HAJJ is one of the five pillars of Islam, and it is incumbent upon every Muslim, who is by the means, to perform it at least once in their lifetime.
The pilgrimage of Hajj takes place in the Islamic month of Dhil-Hijjah, of which the first 10 days are especially significant and virtuous.
Eid-ul-Adha, or the Festival of Sacrifice, takes place on the 10th day of Dhil Hijjah, which falls on Monday, September 12, this year.
Hajj is an intensely personal and spiritual journey. This week people from all over the world converged on the city of Mecca in Saudi Arabia, to be a part of the five-day long Hajj ritual. It is estimated that approximately 3.7 million people perform Hajj every year.
Hajj enables Muslims from all around the world – irrespective of colour, race, creed, ethnicity or culture to come together in one place, and at one time to peacefully worship one God, together.
I can honestly say that I want to be nowhere else in the world besides on the Cape Flats in the run-up to Hajj season. For it is then when Capetonians go all-out for their “goejaajies” — the people leaving for the holy pilgrimage.
Cape Town has the most wonderful culture and traditions when it comes to Hajj season.
Greeting the hujjaaj is a highlight on the social calendars of many people. It is a time to catch up with friends and family, strengthen ties and heighten your faith.
The pilgrims lay out tables with treats as they welcome guests into their home. And the guests usually bring a “slawat”.
The “slawat” is a cash gift for the hujjaaj, but the weak rand/dollar exchange rate has played havoc with its value. Gone are the days when a R10 “slawat” was the norm. At R4 to one Saudi riyal, a R10 really cannot buy much.
In fairness, though, the “goejaajies” are in such a spiritual state that our sincere du’ahs (prayers) are what they seek most. The “slawat” is just a bonus!
It is a gift and not obligatory.
Something which always gets me very emotional is the beautiful Thikr that various groups make on their rounds to the hujjaaj. These jamaahs really make “goejaajie time” in Cape Town extra special! It’s difficult to describe the intense emotions, the sense of community, the humility, gratitude and heightened spirituality which is present when greeting hujjaaj. Ek tjank by almal!
One of the bigger challenges facing prospective hujjaaj these days is something we all seem to suffer from —- money.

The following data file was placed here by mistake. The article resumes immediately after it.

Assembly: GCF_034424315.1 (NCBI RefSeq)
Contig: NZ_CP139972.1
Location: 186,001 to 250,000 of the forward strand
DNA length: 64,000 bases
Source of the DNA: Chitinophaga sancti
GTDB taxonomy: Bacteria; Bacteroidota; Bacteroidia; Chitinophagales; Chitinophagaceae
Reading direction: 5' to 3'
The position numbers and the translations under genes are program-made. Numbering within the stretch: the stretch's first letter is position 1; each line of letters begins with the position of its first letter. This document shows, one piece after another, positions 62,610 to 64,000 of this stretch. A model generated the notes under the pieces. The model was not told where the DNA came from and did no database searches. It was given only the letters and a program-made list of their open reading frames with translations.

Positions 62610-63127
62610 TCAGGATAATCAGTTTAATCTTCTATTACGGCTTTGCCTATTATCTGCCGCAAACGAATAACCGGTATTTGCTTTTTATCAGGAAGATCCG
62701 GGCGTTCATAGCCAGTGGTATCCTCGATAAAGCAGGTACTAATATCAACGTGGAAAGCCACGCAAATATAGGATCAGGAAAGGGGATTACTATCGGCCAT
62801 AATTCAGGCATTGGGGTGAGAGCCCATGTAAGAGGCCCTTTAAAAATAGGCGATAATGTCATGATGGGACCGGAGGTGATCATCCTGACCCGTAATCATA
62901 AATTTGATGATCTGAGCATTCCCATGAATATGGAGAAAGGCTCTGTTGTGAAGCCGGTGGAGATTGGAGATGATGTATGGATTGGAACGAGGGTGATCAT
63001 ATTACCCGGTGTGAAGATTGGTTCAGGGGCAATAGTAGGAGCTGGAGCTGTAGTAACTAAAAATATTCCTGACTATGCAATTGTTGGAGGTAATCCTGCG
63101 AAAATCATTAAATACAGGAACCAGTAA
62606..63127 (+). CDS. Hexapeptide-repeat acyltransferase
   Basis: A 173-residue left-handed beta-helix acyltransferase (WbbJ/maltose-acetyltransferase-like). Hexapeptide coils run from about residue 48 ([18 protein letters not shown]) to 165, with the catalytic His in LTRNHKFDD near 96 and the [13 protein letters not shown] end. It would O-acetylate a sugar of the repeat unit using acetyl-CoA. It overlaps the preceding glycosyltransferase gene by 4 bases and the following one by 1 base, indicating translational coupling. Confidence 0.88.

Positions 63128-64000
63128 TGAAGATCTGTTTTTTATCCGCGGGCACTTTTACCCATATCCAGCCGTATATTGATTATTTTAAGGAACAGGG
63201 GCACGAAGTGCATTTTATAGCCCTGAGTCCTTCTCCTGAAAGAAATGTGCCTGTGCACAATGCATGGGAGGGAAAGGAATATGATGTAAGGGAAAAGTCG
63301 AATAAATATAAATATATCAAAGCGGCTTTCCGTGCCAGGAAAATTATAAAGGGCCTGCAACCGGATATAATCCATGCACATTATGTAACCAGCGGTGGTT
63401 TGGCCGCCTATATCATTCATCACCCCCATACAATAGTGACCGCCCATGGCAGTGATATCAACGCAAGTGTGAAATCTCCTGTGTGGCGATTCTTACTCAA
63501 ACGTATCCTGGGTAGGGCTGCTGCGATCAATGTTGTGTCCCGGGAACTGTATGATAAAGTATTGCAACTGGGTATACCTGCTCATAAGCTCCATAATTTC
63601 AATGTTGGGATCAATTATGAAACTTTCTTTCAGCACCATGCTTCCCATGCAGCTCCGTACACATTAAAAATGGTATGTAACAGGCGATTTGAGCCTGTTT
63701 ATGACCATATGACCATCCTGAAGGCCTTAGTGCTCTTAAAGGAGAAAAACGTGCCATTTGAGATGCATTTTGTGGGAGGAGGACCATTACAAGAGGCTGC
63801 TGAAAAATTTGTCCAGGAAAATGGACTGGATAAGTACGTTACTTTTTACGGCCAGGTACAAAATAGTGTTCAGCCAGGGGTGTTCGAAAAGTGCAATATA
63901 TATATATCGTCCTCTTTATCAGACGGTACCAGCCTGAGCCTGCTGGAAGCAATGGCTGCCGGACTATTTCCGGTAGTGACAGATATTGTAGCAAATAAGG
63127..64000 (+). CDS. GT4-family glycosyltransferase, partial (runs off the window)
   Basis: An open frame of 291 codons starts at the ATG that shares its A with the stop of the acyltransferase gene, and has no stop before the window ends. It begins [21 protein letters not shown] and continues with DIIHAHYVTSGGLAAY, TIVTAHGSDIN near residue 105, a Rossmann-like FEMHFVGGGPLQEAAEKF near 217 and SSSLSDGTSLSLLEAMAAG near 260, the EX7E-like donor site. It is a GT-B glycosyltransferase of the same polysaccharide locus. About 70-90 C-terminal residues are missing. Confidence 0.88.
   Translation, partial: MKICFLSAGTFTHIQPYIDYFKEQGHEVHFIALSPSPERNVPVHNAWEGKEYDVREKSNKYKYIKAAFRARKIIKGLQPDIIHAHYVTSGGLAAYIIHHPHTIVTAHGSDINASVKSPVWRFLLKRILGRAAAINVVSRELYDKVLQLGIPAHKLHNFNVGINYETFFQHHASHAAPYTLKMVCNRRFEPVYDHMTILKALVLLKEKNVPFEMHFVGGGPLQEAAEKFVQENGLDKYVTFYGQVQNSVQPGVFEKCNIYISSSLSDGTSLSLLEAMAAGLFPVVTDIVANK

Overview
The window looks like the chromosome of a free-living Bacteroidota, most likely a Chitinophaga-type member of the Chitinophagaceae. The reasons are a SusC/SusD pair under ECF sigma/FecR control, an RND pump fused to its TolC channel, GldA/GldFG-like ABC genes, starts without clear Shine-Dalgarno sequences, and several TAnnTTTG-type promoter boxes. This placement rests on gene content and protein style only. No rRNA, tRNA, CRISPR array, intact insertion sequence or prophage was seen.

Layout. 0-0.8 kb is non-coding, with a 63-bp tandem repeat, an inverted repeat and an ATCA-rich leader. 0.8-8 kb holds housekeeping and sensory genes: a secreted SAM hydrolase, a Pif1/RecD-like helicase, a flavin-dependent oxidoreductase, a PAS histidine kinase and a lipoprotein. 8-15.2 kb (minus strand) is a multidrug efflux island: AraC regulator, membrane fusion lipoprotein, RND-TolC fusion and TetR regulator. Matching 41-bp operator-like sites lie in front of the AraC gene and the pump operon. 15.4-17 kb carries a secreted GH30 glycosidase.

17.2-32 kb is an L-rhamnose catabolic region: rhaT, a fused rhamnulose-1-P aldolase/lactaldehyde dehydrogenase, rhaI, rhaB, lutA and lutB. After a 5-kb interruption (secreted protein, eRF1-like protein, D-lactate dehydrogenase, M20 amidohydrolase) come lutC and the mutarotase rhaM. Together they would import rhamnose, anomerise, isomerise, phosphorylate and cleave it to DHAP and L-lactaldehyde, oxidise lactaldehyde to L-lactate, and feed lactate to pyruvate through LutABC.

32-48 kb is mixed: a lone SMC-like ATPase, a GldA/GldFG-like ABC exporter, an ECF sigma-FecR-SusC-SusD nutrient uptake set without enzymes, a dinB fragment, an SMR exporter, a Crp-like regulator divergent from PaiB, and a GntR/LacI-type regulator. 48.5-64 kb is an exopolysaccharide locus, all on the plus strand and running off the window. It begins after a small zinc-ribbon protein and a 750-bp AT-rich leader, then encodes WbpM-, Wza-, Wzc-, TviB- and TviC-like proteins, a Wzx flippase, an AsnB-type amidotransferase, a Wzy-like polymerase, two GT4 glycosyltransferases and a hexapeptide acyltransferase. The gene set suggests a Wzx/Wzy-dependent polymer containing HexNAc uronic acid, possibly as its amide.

The cheapest Hajj package you can buy is about R55 000, with packages going all the way up to R120 000 per person. And though many will tell you that this is perfectly reasonable in terms of the weak/ dollar exchange rate, and that other countries face similar fares, in reality, hajj is becoming more and more unaffordable.
SAHUC (South African Hajj and Umrah Council) currently has a waiting list of some 18 000 people, the majority being first time hujjaaj. The waiting period from time of registration to time of accreditation is about four years.
The South African quota for Hajj is a mere 2 000. SAHUC went through roughly 4 000 names on their waiting list to reach this quota.
Most people declined because they simply could not afford to go. The rising cost of living and job losses are having a serious effect.
In these tough times, the only advice one can offer, is to make your niyyah (intention) strong and to plan for this journey. Just as you spiritually plan, you have to financially plan. Make saving for this journey a part of your budget – so that should you ever get the chance to stand on the plains of Arafat in the waqh of Wukoof and through sincere repentance have your sins forgiven – you are financially ready for it.
May the Almighty keep all our hujjaaj safe and healthy, and accept their Hajj. And may those of us who have not had the honour and privilege of performing Hajj, be granted the opportunity to do so soon, Inshallah.
Times are tough, but it is the Almighty who makes the impossible POSSIBLE!
The Voorlopertjie wishes all Muslims a joyous and safe Eid on Monday. Keep me some trifle!